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Know Your Worth

Once upon a time, there was a famous photographer who was invited by a prominent socialite to a party. As he entered, the socialite greeted him effusively saying, “I have been an ardent admirer of your photographs for years! You must have a superb camera.”

When it was time to leave, the photographer profusely thanked the hostess saying, “Thank you for the delicious meal – you must own an excellent stove!”

I recently heard this short story and it really got me thinking. How often do we brag to our patients that we have the latest microscope or phaco machine – or that the IOL we are inserting is “the world’s best”? Are we guilty of leading our patients into believing that the “camera” is responsible for their excellent postop vision, rather than the “photographer”?

As eye surgeons, we labor long and hard to hone our skills. Unfortunately, many of us also learn to extol the virtues of our equipment to attract patients. But there are twin dangers of doing this. Firstly, we come under pressure from the ophthalmic industry, buying equipment we can ill afford, and using IOLs we may not wish to use because of practices like IOL bundling. Then, before we’re finished paying for one piece of equipment, we may find ourselves pressured to upgrade! Secondly, we make ourselves easy targets for insurance companies looking to continuously reduce the amount payable for surgery; after all, we’re telling our patients that the surgery takes just 10 minutes and requires little human ‘touch’ as we’re using fancy ‘robotic’ and laser equipment.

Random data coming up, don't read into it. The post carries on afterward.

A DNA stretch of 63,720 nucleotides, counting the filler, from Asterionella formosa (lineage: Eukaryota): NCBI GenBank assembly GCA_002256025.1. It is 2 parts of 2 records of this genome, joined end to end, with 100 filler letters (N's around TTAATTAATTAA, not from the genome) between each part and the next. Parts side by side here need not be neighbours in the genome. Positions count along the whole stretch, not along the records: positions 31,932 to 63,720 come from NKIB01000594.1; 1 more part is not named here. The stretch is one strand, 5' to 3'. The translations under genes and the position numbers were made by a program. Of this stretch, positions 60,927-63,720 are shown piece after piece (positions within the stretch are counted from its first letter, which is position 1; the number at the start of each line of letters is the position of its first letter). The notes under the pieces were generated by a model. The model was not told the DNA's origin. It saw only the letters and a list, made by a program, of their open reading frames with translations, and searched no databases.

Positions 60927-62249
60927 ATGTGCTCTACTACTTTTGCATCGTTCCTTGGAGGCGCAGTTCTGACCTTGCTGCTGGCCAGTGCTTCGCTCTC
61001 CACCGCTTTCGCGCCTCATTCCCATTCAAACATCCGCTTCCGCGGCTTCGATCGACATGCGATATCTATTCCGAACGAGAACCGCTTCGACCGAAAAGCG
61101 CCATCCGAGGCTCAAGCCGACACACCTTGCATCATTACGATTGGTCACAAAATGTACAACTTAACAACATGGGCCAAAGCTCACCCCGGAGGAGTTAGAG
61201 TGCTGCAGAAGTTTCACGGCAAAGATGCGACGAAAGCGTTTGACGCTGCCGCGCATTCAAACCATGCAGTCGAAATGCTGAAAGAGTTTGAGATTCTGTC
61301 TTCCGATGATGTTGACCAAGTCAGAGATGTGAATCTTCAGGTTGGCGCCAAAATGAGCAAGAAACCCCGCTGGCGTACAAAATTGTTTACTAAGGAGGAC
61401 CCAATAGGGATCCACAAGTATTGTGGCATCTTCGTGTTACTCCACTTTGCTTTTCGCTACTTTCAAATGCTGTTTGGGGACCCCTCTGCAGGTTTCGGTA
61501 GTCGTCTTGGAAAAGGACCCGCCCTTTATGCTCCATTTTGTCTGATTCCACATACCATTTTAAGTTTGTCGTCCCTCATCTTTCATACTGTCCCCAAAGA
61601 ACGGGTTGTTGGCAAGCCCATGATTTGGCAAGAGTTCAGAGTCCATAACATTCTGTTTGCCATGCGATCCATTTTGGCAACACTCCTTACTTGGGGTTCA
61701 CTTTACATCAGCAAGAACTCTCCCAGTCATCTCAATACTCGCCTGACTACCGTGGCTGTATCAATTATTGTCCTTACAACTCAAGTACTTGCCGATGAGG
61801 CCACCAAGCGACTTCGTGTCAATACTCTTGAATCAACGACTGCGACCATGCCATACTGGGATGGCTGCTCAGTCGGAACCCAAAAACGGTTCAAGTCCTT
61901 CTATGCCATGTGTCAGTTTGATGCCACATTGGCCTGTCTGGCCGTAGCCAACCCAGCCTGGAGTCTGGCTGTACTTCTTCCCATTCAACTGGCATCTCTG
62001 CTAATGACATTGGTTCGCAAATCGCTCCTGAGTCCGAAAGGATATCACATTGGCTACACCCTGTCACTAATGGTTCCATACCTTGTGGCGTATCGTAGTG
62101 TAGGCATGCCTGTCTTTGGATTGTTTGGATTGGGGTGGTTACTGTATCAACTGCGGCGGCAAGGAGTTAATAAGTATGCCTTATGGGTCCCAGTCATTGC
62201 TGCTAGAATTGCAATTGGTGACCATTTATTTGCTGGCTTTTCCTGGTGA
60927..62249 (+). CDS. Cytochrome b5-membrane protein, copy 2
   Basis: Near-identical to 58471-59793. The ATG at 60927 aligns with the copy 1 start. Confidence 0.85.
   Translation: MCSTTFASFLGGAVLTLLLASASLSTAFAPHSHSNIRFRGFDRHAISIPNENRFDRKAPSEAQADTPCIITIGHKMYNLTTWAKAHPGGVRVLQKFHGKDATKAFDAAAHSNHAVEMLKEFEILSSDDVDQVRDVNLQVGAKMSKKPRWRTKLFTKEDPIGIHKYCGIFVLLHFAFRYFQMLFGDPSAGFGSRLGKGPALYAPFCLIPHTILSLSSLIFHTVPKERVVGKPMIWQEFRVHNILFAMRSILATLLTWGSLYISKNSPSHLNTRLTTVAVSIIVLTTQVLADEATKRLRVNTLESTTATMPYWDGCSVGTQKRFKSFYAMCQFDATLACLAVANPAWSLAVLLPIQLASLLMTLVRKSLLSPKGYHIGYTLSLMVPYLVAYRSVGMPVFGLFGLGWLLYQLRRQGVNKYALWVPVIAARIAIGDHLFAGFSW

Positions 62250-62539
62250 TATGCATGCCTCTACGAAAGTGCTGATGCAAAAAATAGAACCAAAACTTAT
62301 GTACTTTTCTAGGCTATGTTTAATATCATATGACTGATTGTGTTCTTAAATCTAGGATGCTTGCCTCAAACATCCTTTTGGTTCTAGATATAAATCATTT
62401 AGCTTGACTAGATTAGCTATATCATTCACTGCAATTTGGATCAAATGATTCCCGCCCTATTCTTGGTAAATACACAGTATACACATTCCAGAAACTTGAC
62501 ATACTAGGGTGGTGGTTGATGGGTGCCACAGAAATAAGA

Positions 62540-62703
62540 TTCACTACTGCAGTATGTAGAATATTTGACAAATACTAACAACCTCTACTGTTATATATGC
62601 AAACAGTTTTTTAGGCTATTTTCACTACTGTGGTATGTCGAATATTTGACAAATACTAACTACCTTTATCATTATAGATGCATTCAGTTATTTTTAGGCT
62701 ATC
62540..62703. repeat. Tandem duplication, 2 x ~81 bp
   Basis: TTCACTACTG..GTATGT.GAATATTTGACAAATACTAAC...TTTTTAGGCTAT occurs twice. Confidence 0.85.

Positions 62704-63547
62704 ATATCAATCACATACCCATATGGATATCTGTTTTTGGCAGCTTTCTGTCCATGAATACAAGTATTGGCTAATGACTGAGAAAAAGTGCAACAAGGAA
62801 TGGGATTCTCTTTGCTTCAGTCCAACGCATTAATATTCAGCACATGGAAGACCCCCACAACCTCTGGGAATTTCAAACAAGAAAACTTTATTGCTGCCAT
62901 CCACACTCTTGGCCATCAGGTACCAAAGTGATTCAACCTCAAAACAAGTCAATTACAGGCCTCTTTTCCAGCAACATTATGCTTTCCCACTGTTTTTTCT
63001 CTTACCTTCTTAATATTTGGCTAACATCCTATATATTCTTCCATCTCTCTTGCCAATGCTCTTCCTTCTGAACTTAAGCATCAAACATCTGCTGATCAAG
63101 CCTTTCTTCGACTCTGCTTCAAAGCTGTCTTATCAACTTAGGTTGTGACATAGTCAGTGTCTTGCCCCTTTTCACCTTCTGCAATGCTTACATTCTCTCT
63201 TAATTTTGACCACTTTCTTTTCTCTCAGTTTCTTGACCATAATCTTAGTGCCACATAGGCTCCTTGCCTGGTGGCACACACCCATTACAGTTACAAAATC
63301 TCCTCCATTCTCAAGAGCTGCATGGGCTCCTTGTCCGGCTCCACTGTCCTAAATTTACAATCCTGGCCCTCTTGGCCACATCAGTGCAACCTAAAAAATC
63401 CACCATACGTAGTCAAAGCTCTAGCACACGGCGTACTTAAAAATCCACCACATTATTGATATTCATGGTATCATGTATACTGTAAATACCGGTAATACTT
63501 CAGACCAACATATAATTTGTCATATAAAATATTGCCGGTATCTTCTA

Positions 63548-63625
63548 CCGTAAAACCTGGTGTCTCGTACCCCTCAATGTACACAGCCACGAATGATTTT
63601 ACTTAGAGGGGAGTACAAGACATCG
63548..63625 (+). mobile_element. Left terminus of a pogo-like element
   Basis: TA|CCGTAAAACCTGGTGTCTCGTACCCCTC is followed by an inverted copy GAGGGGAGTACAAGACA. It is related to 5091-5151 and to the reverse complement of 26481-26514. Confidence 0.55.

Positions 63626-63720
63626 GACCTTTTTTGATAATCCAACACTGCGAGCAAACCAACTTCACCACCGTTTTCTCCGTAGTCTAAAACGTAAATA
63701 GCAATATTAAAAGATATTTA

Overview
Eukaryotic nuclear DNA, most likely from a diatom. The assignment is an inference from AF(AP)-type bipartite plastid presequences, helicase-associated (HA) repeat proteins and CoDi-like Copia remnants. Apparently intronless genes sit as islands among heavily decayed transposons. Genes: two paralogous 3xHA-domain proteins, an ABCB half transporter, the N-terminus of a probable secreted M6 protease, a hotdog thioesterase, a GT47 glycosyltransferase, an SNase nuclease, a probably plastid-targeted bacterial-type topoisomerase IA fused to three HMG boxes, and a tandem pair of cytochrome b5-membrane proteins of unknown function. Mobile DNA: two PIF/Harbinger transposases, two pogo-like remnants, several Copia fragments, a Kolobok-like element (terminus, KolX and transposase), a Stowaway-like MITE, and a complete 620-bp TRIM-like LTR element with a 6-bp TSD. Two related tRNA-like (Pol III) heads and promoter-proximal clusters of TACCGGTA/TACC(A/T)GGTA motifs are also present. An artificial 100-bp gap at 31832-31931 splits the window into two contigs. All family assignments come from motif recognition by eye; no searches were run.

The attitude may be most damaging to younger ophthalmologists entering private practice. Without the means to afford the best high-tech equipment, they may struggle to compete with more senior colleagues and feel forced to turn to expensive advertisements and alternative ways of promoting themselves. Senior figures then bemoan the lack of ethics amongst the juniors...

I believe we need to stop the trend of pushing our cameras and stoves to the foreground. In short, we must restore dignity to our profession. And though there’s no quick-fix solution, there are some things we can do. It’s important that from our first contact with a patient, we reassure him or her that we have the skills needed to improve their vision. If we have trained under a well-known guru or at a distinguished institution, we should let our patients know. We need to remind patients and insurers that eye surgery is an art that requires years of training – it isn’t the expensive equipment that restores vision, it’s our expertise.

My advice to younger ophthalmologists is to consider going into group practice. Get together with like-minded colleagues and reduce your individual investments – in unity, there is a great deal of strength. If you are practicing in a smaller town, it’s imperative to have a collegiate relationship with your neighbors – foster harmony and avoid backbiting and competition.

If you take a ten dollar note and fold it up, cover it in mud, or pour water over it, then take it the store, the shopkeeper will still sell you ten dollars’ worth of groceries. Similarly, let no one – whether it’s a patient or a colleague – reduce your self-esteem. Each of us is unique (just like diamonds) and we should always remember that our self-worth does not rely on our equipment. We must remain dignified and ethical, and convince patients that we are fully capable of helping them see better with the resources we have available to us, because it is our skill that matters, and nothing else.

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About the Author
Quresh Maskati

Quresh Maskati is a Consultant Eye Surgeon, Maskati Eye Clinic; and a Visiting Consultant, LokManya Tilak Memorial Medical College and SION Hospital, Mumbai, India.

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